The title of this book makes almost too good of a target. OK -- To make it short and sweet -- it's got a good beat, but it's hard to dance to (my apologies to those of you too young to have watched American Bandstand). Parker's Spenser series of books have always been written sparingly, and this is no exception (As an example, Potshot has more than 50 chapters -- Parker outdoes Papa H in hes conciseness). One of the reasons that many of the previous Spenser books have worked is that Parker has kept the plot somewhat simple and, more importantly, does not include the cast of 'Ben Hur.' In this departure, there are 7,8,9, ??? characters with speaking parts in this book. Had Potshot been longer, Parker might have gotten around to fleshing the thing out. However, he stayed the course, and the result is a bunch of characters with only a patina of character development.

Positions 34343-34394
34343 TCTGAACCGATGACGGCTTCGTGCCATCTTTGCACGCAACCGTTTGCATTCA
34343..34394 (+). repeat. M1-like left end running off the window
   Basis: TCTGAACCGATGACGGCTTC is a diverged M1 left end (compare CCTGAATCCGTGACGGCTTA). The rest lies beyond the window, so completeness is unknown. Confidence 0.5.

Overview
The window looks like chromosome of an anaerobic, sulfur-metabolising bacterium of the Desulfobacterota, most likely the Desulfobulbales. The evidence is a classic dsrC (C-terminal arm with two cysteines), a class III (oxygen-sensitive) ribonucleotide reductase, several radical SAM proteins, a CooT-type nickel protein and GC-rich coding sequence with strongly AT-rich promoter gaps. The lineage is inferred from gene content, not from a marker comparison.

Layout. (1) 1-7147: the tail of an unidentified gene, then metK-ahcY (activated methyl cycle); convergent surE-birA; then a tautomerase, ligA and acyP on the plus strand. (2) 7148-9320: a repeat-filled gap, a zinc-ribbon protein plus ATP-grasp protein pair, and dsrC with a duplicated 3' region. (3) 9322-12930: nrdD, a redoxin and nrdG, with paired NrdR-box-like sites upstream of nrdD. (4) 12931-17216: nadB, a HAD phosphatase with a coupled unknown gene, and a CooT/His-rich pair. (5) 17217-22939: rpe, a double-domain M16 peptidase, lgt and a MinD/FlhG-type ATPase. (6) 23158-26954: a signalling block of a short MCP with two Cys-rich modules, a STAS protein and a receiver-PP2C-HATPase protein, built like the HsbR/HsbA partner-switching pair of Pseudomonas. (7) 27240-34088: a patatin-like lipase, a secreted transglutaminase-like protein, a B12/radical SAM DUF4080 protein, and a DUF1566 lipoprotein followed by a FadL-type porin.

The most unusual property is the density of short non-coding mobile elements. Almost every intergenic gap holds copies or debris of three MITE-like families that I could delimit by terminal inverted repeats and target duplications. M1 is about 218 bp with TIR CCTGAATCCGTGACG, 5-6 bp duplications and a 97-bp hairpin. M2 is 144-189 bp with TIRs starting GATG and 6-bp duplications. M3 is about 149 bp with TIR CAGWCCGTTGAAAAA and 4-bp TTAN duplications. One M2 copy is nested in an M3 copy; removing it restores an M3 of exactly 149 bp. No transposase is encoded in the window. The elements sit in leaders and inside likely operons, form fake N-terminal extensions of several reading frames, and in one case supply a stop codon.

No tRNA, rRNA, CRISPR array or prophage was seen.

However, after the nit picking above, I still enjoyed the book. Spenser, Susan, and Hawk are at their best and if you have been a long time reader, you can easily forgive Parker's attempt to 'stretch' as illustrated in Potshot.
    Lastly: This is an unabridged book and the reader is good enough to not get in the way.

    4 of 4 people found this review helpful
  •  
    Bob Seattle, WA, USA 03-25-03
    Bob Seattle, WA, USA 03-25-03
    HELPFUL VOTES
    134
    ratings
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    65
    13
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    "Same ol' Spenser"

    If you've read any Spenser novels before, you probably don't really care about the reviews... you're going to read (or listen to) it anyways.